Google Says Google+ Doesn’t Influence Rankings

Google +1s

Does Google+ influence search rankings to any noticeable degree? It’s one of the most hotly debated issues in all of search engine optimization and digital marketing right now. A lot of people, experts included, are claiming that not only does Google+ have an affect on rankings, it is one of the most important ranking factors going. Other people, also experts included, are saying that it makes no appreciable difference. Who’s right? Who’s wrong? Let’s take a look at the newest opinion to hit the scene, one that carries a lot of weight.

Did you read the title? It’s Google’s own resident SEO ambassador and mouthpiece, Matt Cutts. He has come out to say that there is absolutely no relation between Google +1s and search rankings. Now, anecdotal evidence points to him being wrong, but anecdotal evidence is just that: anecdotal. According to Matt Cutts, “correlation != causation.”  In case you aren’t code literate, != means “not equal to.”

It’s not just Google+ either. According to Cutts, Facebook likes also do nothing for your ranking. What actually influences rankings, according to Cutts, is compelling content. Getting a lot of likes and +1s is just a symptom. When you make great content, Google loves it, and so do people, so they share it around. Here’s how Matt sums it up:

“If you make compelling content, people will link to it, like it, share it on Facebook, +1 it, etc. But that doesn’t mean that Google is using those signals in our ranking. Rather than chasing +1s of content, your time is much better spent making great content.”

Is Matt telling the truth here? That’s the real question. A common theory is that Matt Cutts works for Google, and job is to preserve the secret sauce, giving away just enough info to help without ever actually showing Google’s hand. That may be what’s happening here. We’d say that focusing on creating great content is a good primary objective, but paying attention to the social side at least a little never hurt anyone.

Original post on Wikimotive’s Blog.

Tim Martell

Timothy Martell is a digital marketing and SEO expert regularly sought out by both media and industry leaders for his opinion on social media marketing campaigns that really work. Timothy has been seen on MSNBC and Dateline, has been interviewed twice by Facebook for his successful dealership advertising campaigns, has been a featured speaker at automotive conferences such as, DMSC, AMBC, and the Driving Sales Executive Summit and has been featured on the cover of AutoSuccess magazine. Timothy is known for pushing the boundaries of conventional automotive thinking and producing social media campaigns that generate massive numbers of followers leading to record ROI.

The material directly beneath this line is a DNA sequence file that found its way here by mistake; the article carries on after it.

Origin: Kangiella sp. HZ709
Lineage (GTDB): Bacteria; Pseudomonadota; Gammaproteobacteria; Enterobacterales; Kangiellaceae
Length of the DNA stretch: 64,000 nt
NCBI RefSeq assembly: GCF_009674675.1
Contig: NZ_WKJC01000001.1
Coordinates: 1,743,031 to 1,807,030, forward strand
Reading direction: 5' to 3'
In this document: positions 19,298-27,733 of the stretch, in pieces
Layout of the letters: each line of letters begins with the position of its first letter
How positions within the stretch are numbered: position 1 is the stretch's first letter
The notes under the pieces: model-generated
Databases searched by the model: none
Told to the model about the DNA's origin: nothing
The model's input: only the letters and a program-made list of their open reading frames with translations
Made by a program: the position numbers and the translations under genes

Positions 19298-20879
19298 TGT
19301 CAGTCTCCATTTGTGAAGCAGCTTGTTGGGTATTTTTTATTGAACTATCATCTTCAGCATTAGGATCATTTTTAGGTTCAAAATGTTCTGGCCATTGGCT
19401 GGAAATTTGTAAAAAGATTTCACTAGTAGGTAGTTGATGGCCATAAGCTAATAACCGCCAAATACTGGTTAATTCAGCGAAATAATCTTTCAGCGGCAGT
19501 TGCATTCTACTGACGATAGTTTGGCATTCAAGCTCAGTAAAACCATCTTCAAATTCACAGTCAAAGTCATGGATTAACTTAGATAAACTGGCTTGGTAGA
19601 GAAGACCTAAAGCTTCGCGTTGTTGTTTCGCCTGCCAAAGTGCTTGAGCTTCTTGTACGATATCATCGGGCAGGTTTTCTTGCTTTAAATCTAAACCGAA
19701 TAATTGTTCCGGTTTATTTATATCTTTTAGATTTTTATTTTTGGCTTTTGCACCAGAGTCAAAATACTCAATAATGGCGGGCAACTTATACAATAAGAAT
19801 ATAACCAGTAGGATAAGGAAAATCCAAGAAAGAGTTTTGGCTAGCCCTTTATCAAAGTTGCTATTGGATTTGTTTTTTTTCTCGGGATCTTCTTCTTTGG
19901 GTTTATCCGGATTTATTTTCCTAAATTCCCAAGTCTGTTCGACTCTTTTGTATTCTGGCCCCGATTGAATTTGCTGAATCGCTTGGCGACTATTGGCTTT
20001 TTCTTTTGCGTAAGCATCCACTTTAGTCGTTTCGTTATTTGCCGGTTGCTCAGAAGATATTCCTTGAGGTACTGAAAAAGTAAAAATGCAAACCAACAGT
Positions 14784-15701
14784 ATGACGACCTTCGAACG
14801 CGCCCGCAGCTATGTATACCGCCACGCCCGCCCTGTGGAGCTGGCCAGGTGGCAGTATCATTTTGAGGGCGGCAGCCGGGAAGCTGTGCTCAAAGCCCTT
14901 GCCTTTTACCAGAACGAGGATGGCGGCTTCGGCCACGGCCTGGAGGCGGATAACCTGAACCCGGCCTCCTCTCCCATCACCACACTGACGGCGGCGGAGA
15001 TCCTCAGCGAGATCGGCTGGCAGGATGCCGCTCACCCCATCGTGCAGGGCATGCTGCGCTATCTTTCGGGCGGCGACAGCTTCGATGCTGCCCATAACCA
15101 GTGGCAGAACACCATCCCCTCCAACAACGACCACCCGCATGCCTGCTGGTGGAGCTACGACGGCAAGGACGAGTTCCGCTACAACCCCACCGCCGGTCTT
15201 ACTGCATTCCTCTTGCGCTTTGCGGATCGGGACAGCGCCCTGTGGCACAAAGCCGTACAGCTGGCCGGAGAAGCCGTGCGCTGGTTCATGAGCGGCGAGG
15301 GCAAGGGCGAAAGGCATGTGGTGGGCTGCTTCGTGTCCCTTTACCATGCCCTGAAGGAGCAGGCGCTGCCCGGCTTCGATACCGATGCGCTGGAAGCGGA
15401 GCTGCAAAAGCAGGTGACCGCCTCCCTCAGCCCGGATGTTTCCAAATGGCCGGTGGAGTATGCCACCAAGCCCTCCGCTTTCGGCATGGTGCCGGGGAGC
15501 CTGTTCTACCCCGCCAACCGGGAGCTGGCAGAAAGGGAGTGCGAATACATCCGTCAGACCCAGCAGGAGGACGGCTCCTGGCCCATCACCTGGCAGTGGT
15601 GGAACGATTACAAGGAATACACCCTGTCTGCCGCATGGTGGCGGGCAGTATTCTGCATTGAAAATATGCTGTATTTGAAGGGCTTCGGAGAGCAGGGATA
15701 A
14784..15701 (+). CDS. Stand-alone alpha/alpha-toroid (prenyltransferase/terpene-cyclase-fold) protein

7 thoughts on “Google Says Google+ Doesn’t Influence Rankings

  1. Despite what he says, it is my experience that +1 helps page rank. I’ve read countless articles that seem to believe this is the case and I’d find it extremely difficult to believe otherwise.

  2. I’m one of those people that shouts “get to Google because it’s very important and does help your search rank.” I have since they created it! I think you are correct about the sauce! 😉

  3. Is Matt actually lying. Nope.

    Lets look at his premise. He says google loves content people are sharing. So considering that the more an article is shared the higher the probability people are going to view that article he could be correct.

  4. If google+ does not increase your SEO, then why put the effort into marketing it? Also, if you get a plus or likes on facebook that usually means that the content posted was good and viewers were impressed with it. So if having good content is the way to increase SEO and getting a plus means you have good content, then it would seem pluses do in fact increase SEO.

  5. I find in unlikely that something as easily gamed as +1s and “likes” affect SEO, however that is not to say that Google+ and Facebook don’t affect SEO. I think it much more likely that shares impact overall SEO, and to take a step further, the perceived authority of the one doing the sharing may change the value of the share.

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